An emerging field of study known as “positive psychology” or “happiness research” offers new insight into human emotions – more specifically, the act of smiling. Many people hide their smiles because they don’t like their appearance. As a cosmetic dentist, Dr. Fondriest builds beautiful smiles that convey a positive image.
Do you know what’s in a smile? Find out by taking this quiz.
Q1) True or False: Babies are born knowing how to smile.
Q2) True or False: Only a genuine smile makes us feel happier.
Q3) True or False: A smile conveys only happiness.
Q4) True or False: Researchers have observed babies as young as 10 months faking a smile.
Q5) True or False: We smile because it makes us more attractive to others.
Answers: The Psychology of Smiling
Q1) True. Researchers say the motor skills necessary to form a smile are inborn. Further, we are all capable of two distinct types of smiles, one genuine and the other forced. Each employs a slightly different use of our facial muscles. It is not difficult to tell a genuine, happy smile from the forced variety we might use when having a picture taken.
Q2) False. According to research, whether genuine or fake, it is the act of smiling that makes us feel happier. However, as logic would have it, a genuine smile has a greater positive effect on our emotions than a forced smile. Another benefit: Smiling has a contagious effect on others and promotes positive, pro-social behaviors and interactions.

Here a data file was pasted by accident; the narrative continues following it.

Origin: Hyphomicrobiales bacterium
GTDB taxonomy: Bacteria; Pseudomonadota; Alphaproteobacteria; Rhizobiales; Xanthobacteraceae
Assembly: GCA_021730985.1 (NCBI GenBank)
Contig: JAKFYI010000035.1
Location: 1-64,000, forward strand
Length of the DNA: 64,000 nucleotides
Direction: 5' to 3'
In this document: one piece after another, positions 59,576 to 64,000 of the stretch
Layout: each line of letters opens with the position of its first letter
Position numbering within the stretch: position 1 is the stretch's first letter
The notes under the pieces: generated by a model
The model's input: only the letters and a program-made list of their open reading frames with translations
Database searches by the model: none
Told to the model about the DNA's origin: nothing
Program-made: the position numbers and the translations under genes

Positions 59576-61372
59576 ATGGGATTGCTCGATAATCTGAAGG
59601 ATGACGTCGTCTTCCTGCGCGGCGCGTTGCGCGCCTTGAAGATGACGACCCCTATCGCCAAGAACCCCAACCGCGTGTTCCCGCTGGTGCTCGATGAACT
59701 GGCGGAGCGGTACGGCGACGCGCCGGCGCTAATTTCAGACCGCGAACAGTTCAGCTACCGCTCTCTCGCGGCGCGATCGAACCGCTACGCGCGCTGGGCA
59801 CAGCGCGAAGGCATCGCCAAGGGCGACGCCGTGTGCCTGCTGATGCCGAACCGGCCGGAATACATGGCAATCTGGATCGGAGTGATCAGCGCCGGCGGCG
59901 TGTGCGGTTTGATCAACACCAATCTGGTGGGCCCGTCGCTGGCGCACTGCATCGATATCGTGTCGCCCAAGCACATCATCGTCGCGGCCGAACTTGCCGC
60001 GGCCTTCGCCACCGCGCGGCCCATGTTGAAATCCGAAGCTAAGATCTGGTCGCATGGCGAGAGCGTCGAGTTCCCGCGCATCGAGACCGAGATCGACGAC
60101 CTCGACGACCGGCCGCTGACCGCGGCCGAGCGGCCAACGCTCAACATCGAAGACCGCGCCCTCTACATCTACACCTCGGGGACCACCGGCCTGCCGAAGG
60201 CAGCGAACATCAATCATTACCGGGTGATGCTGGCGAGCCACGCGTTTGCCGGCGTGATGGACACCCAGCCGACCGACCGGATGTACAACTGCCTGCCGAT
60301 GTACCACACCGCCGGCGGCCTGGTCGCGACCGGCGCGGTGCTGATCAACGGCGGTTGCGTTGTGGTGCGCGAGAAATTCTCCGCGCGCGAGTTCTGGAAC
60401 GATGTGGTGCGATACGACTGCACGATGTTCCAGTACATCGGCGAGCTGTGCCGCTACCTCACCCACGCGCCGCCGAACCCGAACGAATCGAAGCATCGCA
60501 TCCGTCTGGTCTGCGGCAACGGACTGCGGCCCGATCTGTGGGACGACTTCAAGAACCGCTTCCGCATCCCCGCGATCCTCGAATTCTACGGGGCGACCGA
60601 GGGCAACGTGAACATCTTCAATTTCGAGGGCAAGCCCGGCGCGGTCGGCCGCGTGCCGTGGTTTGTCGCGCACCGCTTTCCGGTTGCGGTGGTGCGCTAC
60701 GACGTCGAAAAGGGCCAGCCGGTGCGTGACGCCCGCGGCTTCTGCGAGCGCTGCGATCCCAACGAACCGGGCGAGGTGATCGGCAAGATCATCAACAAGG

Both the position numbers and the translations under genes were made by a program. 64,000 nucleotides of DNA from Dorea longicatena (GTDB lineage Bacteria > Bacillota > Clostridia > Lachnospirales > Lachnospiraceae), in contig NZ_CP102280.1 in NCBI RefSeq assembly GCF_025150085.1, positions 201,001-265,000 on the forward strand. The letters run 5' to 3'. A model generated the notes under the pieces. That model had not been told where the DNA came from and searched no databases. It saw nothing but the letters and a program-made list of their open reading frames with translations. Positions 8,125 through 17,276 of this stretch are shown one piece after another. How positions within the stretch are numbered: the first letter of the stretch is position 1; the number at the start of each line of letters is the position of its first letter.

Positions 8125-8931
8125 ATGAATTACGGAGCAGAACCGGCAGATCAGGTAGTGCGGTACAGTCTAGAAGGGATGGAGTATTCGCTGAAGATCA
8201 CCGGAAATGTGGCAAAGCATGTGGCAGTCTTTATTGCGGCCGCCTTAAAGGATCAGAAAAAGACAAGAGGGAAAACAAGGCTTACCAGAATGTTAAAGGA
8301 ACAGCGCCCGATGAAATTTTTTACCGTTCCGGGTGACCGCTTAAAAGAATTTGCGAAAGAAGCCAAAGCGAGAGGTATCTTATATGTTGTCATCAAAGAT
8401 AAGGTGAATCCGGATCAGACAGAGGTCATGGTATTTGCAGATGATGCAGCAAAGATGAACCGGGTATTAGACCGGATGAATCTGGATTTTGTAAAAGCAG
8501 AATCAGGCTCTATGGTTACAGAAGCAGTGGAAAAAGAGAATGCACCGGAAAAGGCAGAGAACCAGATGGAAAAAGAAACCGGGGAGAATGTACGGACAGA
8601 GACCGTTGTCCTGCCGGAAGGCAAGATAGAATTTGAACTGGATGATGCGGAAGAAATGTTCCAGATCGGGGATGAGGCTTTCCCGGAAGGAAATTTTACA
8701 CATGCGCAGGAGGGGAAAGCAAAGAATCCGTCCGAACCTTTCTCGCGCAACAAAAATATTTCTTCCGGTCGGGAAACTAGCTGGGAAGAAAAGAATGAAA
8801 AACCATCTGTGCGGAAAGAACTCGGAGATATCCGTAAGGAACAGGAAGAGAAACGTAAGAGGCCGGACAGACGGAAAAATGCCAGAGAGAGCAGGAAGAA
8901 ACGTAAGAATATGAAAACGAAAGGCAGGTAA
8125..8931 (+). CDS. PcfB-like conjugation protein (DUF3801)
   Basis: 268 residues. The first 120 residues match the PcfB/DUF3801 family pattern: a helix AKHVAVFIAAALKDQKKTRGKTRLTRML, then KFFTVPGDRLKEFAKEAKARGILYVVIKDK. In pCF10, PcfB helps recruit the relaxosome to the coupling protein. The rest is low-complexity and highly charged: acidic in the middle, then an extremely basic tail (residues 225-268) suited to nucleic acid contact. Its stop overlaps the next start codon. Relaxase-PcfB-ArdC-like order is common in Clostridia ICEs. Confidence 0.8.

Q3) False. A smile can convey a multitude of emotions. For instance, if you are amused, you will usually smile an open-mouthed smile. If you feel pride, your expression will likely be a lips-compressed grin. You may even smile to mask other emotions, such as grief, shock, or embarrassment.
Q4) True. Research shows that newborns, just like adults, will dispense smiles based on their emotions. At only 10 months, an infant may offer a false smile to an approaching stranger while reserving a genuine smile for its mother.
Q5) True. An abundance of anecdotal evidence and volumes of scientific research prove that we smile to be more attractive to others. A beautiful, healthy smile is an essential component of wellness. Our smile reveals who we are and the life we’re living. We offer our smile to others – it communicates in every language and invites people to trust, to care, to work for and with us.